By Alexander Nasmyth - Unknown, Public Domain, Link
Discovering the Poet Robert Burns
" Robert Burns (25 January 1759 – 21 July 1796), also known as Rabbie Burns, the Bard of Ayrshire, Ploughman Poet and various other names and epithets, was a Scottish poet and lyricist. He is widely regarded as the national poet of Scotland and is celebrated worldwide. He is the best known of the poets who have written in the Scots language, although much of his writing is also in English and a light Scots dialect, accessible to an audience beyond Scotland. He also wrote in standard English, and in these writings his political or civil commentary is often at its bluntest."
The Platform Futurelearn ran an interesting Mooc last year about one of the most important poets of Scotland: Robert Burns. I did the Mooc and I could learn a lot about him and also Scotland.
I had studied only some poems he had written in English but I had never studied his poetry. The Mooc was an interesting opportunity online which helped me appreciate a voice I had never understood and the man Robert Burns, the poet and also the lover.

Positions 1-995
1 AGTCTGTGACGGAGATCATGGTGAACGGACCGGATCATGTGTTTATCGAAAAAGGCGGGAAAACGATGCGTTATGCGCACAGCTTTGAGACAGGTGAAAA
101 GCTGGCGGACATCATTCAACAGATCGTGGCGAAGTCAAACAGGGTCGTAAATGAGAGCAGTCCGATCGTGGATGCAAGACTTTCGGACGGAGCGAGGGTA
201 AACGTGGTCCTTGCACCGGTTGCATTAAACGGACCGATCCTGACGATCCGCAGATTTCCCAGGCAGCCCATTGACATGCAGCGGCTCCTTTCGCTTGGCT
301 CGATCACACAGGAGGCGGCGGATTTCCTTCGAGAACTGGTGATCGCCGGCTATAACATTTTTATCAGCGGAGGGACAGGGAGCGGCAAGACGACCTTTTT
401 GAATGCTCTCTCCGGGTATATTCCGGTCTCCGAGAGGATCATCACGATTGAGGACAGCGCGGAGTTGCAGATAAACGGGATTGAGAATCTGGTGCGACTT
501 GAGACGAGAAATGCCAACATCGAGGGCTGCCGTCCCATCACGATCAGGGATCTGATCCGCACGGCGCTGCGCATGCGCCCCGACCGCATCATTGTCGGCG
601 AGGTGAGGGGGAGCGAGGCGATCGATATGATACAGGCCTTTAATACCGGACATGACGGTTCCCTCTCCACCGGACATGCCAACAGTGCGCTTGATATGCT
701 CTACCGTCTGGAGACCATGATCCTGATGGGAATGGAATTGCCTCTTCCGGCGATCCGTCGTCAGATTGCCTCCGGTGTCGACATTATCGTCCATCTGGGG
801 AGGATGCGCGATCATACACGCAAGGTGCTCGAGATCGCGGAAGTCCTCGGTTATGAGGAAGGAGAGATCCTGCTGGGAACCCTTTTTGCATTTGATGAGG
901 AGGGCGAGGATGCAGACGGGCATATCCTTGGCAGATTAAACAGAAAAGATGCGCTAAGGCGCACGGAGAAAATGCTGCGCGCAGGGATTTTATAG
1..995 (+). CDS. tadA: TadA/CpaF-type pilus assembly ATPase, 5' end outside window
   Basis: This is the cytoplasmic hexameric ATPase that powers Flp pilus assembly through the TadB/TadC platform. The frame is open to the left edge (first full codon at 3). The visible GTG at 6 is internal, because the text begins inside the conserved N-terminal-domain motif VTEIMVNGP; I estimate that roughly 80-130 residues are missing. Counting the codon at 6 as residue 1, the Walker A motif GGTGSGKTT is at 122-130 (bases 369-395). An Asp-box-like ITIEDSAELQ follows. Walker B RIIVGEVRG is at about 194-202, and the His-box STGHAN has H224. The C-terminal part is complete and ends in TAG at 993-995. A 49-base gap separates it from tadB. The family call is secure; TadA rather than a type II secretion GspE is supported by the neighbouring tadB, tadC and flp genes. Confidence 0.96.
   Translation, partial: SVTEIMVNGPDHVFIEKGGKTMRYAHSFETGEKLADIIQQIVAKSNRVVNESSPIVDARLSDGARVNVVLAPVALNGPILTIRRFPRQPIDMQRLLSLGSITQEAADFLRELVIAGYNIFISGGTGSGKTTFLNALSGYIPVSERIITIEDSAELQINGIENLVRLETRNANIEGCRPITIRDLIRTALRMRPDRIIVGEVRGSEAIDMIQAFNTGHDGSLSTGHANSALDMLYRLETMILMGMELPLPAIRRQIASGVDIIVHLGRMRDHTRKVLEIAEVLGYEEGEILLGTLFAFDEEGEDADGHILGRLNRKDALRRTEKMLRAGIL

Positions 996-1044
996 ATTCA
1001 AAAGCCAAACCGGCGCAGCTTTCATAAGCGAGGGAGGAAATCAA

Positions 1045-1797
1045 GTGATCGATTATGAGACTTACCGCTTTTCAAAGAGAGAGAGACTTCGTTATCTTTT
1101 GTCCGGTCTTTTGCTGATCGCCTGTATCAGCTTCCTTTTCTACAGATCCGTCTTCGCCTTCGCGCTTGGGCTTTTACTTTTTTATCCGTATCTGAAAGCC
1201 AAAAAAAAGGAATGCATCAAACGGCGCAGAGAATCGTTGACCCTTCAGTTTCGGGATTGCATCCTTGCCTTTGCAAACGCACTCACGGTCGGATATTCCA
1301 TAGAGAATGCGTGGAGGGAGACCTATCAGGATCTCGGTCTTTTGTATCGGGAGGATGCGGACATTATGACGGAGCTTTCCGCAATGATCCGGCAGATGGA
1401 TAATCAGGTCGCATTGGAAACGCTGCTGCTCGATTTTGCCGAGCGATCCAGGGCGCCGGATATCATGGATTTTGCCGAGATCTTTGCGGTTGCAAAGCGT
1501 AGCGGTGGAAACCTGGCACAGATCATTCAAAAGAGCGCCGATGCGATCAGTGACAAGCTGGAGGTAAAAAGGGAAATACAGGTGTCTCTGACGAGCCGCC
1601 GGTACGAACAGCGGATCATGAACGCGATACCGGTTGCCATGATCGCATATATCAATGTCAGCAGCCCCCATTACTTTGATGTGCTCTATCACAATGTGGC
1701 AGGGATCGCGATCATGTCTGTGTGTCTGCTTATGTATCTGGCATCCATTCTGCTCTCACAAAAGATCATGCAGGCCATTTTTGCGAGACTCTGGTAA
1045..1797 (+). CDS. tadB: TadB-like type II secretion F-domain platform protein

The Mooc focussed on three main modules :
- presentation of the life of the poet and what we knew about him
- some poems and songs he wrote were analyzed and explained
- what we can remember about him and that was focussed on Scotland and other places where we can still find monuments dedicated to the man and lover
We were given a lot of resources and weblinks, I might read more online when I have more time but I think that I have liked the man who has become a symbol of freedom in Scotland and in other countries.
Some videos about the man and the poet
An interesting video about the legend:
What we wrote about him online when we started the Mooc:
Music is still related to his songs and that's the main reason why we can say that Robert Burns is still alive and is loved by people living in different parts of the world:
My love is like a Red Red Rose
What we continue reading and studying in Literature:
Sharing our resources in the Padlet
http://www.dsl.ac.uk/ ( Dictionary of the Scots Language)